“Always, remember Waheguru to achieve salvation. Let your life be guided by the saying, Whatever God wills, is good. Be contented with the will of God. Remember Him both in pleasure & pain” - Sant Baba Isher Singh Ji.

 

 

Diwali – Bandi Chhorh Divas

Bandi Choor

Diwali – is the festival which Sikhs and Hindus celebrate on the same day but have different reasons.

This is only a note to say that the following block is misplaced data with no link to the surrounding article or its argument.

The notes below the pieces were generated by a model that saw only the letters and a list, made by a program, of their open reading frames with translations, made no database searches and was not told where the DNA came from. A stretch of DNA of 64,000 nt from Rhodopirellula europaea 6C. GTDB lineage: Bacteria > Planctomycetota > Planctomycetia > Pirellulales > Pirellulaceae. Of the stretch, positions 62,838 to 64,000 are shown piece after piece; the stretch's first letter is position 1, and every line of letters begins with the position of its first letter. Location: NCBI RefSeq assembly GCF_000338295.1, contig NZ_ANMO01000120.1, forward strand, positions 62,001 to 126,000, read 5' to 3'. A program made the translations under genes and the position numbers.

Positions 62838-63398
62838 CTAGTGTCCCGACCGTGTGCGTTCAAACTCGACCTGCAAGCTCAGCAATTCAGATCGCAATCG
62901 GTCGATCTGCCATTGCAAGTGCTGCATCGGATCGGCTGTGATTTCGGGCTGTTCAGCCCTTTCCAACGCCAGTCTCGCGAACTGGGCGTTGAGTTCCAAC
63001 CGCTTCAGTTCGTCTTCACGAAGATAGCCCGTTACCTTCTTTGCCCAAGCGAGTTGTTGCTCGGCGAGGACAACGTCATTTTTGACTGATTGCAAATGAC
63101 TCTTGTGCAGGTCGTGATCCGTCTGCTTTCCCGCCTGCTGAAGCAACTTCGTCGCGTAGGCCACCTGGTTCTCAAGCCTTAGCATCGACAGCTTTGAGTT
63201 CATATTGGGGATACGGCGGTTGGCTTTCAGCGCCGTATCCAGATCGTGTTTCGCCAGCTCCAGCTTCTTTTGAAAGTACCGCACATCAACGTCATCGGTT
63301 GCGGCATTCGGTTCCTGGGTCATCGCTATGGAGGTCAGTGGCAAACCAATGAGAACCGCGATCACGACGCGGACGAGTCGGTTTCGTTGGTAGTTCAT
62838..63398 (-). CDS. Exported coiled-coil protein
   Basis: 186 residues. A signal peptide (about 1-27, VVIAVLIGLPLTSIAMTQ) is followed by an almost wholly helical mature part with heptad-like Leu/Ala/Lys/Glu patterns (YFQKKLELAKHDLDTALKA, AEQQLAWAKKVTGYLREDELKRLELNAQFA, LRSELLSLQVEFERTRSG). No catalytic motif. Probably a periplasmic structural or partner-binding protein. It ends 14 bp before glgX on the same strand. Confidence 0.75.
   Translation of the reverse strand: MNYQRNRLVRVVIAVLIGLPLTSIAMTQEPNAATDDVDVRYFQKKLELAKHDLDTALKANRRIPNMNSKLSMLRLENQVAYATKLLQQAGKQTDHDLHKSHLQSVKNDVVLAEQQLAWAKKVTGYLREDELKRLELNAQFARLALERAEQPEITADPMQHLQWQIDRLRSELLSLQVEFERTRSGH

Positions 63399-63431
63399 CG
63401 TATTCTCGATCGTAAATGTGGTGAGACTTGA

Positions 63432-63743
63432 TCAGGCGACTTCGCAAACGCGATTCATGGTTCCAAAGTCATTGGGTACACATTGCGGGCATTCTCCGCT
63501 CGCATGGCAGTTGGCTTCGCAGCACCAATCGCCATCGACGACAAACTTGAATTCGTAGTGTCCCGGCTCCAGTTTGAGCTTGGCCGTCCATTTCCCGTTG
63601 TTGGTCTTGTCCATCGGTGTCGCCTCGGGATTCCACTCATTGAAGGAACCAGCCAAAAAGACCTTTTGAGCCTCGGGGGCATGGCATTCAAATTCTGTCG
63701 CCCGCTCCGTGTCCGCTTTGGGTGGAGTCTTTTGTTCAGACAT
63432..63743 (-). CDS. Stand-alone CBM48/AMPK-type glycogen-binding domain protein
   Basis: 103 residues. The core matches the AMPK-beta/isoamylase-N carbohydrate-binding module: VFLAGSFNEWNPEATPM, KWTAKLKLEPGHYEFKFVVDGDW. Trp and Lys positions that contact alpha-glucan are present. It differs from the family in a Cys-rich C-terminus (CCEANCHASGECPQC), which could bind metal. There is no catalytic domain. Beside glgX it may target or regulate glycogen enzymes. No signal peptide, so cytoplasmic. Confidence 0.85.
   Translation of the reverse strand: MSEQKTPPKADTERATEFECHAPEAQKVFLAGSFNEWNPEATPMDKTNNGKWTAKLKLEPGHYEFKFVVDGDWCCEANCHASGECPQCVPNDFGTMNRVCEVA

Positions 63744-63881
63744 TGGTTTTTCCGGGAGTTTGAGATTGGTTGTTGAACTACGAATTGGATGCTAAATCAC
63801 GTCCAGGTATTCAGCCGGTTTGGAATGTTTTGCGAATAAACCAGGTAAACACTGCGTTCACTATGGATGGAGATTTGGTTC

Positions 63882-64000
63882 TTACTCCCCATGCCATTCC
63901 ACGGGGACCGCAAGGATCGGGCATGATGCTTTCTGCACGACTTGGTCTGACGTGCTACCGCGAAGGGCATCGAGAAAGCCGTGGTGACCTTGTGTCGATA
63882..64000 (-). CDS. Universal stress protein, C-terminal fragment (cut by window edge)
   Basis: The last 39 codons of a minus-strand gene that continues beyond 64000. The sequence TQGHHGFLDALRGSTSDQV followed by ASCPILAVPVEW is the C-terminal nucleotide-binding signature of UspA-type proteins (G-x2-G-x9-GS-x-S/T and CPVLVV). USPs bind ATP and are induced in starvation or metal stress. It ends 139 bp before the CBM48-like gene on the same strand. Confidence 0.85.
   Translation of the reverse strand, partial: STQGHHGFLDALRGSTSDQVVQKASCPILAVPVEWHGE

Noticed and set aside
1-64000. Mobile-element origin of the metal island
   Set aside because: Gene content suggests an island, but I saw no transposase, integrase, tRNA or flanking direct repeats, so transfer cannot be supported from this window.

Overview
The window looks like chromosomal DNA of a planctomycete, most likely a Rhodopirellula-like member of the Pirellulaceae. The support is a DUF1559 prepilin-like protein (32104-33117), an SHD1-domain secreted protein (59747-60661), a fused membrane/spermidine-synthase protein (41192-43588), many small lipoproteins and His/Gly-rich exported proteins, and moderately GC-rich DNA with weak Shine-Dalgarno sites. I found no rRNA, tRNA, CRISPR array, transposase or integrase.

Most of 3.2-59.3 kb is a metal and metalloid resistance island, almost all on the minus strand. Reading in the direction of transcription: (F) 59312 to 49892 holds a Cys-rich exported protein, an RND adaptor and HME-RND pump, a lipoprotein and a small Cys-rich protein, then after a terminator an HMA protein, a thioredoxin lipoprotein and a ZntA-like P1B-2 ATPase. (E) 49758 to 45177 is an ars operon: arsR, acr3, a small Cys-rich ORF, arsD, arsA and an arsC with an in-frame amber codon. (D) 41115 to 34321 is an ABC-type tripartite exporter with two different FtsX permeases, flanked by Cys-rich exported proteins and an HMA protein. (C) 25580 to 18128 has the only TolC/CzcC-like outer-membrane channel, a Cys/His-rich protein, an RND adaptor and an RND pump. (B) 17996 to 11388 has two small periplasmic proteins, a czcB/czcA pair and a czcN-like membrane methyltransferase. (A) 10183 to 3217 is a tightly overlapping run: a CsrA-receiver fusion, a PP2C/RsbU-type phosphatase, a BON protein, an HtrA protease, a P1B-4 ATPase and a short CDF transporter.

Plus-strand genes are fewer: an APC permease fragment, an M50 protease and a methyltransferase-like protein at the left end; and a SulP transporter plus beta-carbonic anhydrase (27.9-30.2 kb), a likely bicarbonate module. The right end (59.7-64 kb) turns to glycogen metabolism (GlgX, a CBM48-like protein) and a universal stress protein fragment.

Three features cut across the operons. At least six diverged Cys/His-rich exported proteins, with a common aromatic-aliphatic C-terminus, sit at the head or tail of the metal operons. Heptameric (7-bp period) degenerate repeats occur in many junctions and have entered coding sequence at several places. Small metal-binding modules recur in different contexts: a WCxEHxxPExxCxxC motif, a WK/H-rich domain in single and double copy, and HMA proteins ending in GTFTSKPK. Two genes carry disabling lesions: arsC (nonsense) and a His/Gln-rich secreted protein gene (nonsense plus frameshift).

Sikhs called Diwali – Bandi Chhorh Divas. The Sikhs celebrate this day as Bandi Chhorh Divas i.e., “the day of release of detainees”, because the sixth Nanak(Hargobind Sahib Ji) had agreed to his release on the condition that the other fifty-two detainees would also be released. These other fifty-two detainees were the vassal kings who had done something to annoy the emperor. Emperor Jahangir had imprisoned the sixth Nanak because he was afraid of the Guru’s growing following and power. The Sikhs on this day, which generally falls in october-November, hold a one-day celebrations in the Gurdwaras. So in the evening, illuminations are done with Deewé (earthen oil lamps) or candles and fireworks. The celebrations are held both in the Gurdwaras and in homes. The story of Diwali for the Sikhs is a story of the Sikh struggle for freedom. From the time of Guru Nanak (1469 – 1539), the founder of Sikhism, popular seasonal or folk festivals like the harvest festival of Vaisakhi, or ancient mythological festivals like Holi and Diwali, or worship rituals like Aarti, began to take on a new significance for the Guru’s students, the Sikhs. The Guru used these festivals and special days e.g. first day of each lunar month, as symbols or pegs for his teaching themes. And so the Sikhs were slowly diverted from darkness of superstitious ritualism based on fear and ignorance to an enlightened ideology based on reason and belief in One Creator. The enlightened ideology of Guru Nanak gave new significance to ancient festivals like Diwali and Vaisakhi